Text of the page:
Controls Windows from Android. Free.

SlashTop 2

Here's one that covers most of the bases that the average IT worker is likely to come across. SlashTop 2 for Android and for iOS can control all functions of a Mac OS X or Windows computer from either mobile platform. For use on a LAN, the Android version is free for noncommercial use; the iOS version costs $2.99. For business use and for access over the Web, Android and iOS users will pay $4.99 through an in-app purchase. The LAN version supports audio, video and game-play streaming, and access to all resources of the host machine.

Controls Mac OS X, Windows from Android, iOS. Varied pricing.


RemoteTap for iOS is a VNC-based app for remotely controlling Mac OS X 10.7 and 10.8 machines with a few nice touches. It replaces the usual VNC client-side server with an agent of its own buried within a Mac-like Preferences panel. This panel permits a remote user to wake the host Mac for activities and put it back to sleep afterward. It supports multiple host-side monitors, able to toggle between them or scroll to show both. A clever, space-saving interface (shown) permits selection between running apps, those in the Dock or all. The host desktop otherwise occupies most of the iPhone or iPod and instantly magnifies the tapped area for precise cursor work.

Controls Mac OS X from iPod, iPhone. $5.


For a simple app to remotely control a Mac over a LAN from across the room, we like the no-nonsense interface of Control. This straightforward app turns any iPhone, iPad or iPod into a wireless remote for Intel Macs running 10.6 or higher. Control can wake a sleeping Mac, launch and control iTunes and the QuickTime Player and put the Mac back to sleep. In its role as a touchpad, it can browse files, bring up images and other documents for viewing, launch AppleScripts, drop snippets to the iPhone, record and send voice messages, and control volume and other system settings and functions. Works over a LAN and the web.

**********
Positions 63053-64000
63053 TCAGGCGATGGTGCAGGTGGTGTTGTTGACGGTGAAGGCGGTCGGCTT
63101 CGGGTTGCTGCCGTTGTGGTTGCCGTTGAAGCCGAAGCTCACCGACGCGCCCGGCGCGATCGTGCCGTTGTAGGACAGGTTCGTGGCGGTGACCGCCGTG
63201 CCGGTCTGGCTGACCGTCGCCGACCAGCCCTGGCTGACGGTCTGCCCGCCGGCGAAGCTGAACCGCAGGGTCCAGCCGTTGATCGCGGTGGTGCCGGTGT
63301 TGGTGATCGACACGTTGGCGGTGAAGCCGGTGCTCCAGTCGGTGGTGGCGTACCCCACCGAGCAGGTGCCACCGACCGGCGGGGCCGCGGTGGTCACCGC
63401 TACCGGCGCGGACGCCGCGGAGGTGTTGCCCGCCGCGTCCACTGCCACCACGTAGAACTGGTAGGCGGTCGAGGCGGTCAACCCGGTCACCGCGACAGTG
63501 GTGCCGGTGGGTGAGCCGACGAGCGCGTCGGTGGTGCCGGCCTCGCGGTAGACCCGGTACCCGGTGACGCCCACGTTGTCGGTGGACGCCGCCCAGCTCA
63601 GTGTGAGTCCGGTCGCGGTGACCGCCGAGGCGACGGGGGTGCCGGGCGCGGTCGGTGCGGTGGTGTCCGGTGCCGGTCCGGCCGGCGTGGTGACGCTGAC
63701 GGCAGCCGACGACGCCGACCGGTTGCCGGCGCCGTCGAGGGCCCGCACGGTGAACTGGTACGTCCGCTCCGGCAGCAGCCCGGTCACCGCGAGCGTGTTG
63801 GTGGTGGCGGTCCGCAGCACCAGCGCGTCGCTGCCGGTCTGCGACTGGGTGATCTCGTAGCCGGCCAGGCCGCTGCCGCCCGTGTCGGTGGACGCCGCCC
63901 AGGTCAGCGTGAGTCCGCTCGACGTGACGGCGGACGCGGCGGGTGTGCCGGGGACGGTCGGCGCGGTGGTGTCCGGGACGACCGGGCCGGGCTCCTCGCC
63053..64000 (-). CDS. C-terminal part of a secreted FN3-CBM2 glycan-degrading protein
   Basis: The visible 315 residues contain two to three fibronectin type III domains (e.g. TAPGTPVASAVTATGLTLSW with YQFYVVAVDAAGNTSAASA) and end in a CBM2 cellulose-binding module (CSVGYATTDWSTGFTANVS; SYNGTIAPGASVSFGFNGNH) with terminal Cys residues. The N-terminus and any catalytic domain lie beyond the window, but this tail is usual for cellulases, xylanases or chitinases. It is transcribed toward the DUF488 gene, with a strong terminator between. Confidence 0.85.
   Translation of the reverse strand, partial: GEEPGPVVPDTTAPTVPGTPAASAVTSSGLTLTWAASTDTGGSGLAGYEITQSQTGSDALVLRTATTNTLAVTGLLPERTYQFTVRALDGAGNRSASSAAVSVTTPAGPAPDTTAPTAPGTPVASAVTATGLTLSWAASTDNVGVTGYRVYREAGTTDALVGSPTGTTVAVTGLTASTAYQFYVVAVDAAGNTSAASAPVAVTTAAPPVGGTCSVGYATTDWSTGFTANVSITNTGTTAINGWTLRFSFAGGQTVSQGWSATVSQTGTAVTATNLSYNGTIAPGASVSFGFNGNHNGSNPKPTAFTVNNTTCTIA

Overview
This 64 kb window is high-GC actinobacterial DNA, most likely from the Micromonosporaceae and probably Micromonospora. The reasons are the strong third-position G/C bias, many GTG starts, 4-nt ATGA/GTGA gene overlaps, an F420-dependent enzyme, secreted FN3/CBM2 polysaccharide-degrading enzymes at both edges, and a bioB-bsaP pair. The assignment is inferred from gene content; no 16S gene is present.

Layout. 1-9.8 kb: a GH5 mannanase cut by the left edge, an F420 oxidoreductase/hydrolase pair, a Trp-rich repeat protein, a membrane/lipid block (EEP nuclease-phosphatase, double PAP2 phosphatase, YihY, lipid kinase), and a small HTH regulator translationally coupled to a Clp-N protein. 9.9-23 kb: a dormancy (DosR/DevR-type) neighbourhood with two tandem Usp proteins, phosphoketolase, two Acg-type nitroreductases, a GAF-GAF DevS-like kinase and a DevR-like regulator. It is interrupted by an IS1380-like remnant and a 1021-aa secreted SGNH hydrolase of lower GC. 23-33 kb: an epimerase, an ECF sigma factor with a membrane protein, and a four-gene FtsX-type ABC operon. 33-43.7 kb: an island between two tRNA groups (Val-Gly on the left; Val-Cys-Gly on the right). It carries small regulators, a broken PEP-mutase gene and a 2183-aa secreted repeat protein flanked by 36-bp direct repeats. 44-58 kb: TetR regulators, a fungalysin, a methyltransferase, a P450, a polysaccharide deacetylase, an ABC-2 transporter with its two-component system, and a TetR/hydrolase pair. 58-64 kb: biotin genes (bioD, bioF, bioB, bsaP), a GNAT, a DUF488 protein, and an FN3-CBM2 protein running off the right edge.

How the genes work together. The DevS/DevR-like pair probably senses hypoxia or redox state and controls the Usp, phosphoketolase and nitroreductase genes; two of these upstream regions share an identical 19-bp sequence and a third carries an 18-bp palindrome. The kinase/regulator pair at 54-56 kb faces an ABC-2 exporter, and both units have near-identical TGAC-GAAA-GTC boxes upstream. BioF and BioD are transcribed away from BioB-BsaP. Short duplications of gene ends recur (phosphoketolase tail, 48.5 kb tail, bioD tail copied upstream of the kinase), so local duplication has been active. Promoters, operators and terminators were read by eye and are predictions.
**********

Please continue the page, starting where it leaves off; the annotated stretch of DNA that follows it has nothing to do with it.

Controls Mac OS X from iOS. $4.99.

SideSync 3.0

SideSync 3.0 connects Samsung PCs and tablets to nearby Samsung GS4 or GS5 smartphones (which also must be running the app) via Wi-Fi Direct for remote controls of all functions of the phone. This app can be used for answering calls, transferring files or performing other phone tasks remotely from the connected PC or tablet. The remote phone is virtualized and appears in a floating resizeable window on the PC or tablet. Buttons around its perimeter replicate the remote device's home, recent and back keys. Remote functions, notifications and sounds operate regardless of window size.

Controls Samsung smartphones from PCs and tablets. Free.

Yosemite Continuity

When Mac OS X 10.10 and iOS 8 are released later this year, pairs of Apple devices running the two will deliver a set of so-called Continuity features that will include the ability to make and receive calls and text messages, and receive caller ID info on the Mac from the iPhone. Such devices also promise to seamlessly connect and disconnect via Bluetooth so that the Mac can use the iPhone as a hotspot for web access; connect a Mac to iOS devices for direct file transfers without a network; and pass tasks from one device to the other seamlessly.

Controls iPhone from Mac OS X. Free.